If we think about how we develop (or should develop) products, there are certain macro-steps we usually go through. A high level overview may look like this:
- We define a product strategy and product goals that match the business/company objectives
- We define problems and who has those problems, usually through research activities
- We define the right solution through discovery techniques
- We prioritize based on our goals and maximizing value
- We execute and develop the product, delivering customer value in small iterations
During the last 8 years I have been working with product teams as they mature the way they develop products.
And a common pattern is that we start developing our techniques and skills in the reverse order:
- First we move away from waterfall towards a more agile and “sliced” approach to delivering value.
- Then we improve prioritization with data-driven techniques, start saying no to stakeholders and avoid HIPPO decision making
- Later we start thinking about how we can build a solution that improves the impact of the initiative, and start working with prototypes and contacting users
- Afterwards we get more comfortable interacting with users and we move to deeper research techniques that help us understand the problem better.
- Finally that understanding of the user, the problem, the industry, let us became more strategic thinkers.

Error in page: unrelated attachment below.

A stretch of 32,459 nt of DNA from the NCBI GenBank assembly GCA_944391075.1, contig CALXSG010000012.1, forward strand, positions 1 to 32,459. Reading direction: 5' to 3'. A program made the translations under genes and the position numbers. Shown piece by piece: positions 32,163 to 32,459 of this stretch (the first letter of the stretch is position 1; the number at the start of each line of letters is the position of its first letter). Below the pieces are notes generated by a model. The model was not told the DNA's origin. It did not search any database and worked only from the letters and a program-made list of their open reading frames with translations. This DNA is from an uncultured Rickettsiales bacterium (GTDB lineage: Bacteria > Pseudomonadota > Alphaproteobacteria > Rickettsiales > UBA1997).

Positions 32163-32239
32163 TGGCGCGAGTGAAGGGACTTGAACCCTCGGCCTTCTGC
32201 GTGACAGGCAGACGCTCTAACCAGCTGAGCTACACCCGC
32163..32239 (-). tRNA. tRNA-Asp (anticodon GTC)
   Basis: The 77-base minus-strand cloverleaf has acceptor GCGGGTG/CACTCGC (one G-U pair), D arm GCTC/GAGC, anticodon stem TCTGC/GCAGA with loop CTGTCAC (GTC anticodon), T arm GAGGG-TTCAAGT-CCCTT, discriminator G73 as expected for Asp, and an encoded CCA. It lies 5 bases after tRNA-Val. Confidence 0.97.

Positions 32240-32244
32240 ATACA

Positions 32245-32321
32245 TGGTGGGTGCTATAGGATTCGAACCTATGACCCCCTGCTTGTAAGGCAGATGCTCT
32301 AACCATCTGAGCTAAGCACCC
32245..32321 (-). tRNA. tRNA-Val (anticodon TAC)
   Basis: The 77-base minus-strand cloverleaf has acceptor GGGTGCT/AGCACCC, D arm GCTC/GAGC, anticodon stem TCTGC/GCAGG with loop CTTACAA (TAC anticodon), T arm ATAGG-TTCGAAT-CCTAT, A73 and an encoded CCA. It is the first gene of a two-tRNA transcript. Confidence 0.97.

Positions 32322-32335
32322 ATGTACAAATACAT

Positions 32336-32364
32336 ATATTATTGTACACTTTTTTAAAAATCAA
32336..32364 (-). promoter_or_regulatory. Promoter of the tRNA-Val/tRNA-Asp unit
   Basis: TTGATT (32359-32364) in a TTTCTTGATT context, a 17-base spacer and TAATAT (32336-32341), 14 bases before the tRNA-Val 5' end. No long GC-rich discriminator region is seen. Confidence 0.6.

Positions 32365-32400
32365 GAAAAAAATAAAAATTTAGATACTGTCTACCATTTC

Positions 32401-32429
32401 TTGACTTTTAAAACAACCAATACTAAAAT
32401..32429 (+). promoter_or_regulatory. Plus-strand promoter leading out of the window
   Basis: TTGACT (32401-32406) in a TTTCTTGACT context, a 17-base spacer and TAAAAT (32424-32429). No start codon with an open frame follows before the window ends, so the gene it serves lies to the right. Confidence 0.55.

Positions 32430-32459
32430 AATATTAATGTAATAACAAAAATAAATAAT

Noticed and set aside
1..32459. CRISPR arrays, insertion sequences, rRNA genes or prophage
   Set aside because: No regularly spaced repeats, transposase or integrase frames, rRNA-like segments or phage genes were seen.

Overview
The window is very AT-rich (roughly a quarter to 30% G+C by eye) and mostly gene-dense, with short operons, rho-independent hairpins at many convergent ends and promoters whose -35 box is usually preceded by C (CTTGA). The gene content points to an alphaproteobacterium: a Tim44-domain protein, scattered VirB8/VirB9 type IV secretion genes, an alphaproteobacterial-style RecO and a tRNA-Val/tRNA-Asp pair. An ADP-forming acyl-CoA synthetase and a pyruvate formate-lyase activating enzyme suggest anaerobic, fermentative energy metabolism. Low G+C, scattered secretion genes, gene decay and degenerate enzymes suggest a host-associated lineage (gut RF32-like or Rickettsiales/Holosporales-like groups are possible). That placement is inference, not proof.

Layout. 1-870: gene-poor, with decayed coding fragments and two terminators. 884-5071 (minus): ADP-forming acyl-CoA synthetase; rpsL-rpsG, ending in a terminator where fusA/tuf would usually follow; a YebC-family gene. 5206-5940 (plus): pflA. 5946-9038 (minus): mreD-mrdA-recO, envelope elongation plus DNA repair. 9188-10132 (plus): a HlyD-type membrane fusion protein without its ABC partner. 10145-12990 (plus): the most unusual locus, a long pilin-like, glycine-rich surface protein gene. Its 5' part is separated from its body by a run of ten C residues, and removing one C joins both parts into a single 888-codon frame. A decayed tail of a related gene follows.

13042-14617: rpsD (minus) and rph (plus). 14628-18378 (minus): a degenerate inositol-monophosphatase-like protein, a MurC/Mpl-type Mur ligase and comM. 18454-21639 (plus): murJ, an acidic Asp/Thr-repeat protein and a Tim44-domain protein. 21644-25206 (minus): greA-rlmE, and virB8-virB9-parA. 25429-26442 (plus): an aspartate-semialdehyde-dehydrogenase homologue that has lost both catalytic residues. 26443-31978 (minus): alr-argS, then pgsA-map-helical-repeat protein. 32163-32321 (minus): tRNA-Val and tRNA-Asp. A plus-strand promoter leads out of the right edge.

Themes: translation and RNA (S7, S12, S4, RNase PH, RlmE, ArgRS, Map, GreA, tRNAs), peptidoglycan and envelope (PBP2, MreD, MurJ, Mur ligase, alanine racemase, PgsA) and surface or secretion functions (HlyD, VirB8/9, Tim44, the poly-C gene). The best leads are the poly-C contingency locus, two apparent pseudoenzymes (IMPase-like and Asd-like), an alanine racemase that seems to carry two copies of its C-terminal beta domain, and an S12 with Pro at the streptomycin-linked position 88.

I feel in some sense this is a normal emerging pattern. We start from what is closer to what we know and closer to what we can master, and when we nail that down we find that there is a better way to improve the impact we achieve by moving one step “up” in the process.
Of course this are not the same “steps” in every company or team, but if you are leading product teams I would say that your job is to make the team grow and mature in tiny bits but in the 5 steps at the same time.
Having a strategy, although a basic one will improve the chances of having successful products much more than being great at execution. Doing some discovery techniques are an invaluable input to improve the accuracy of your prioritization.
I would love your comments! And if you enjoyed it, why not a little clap :)
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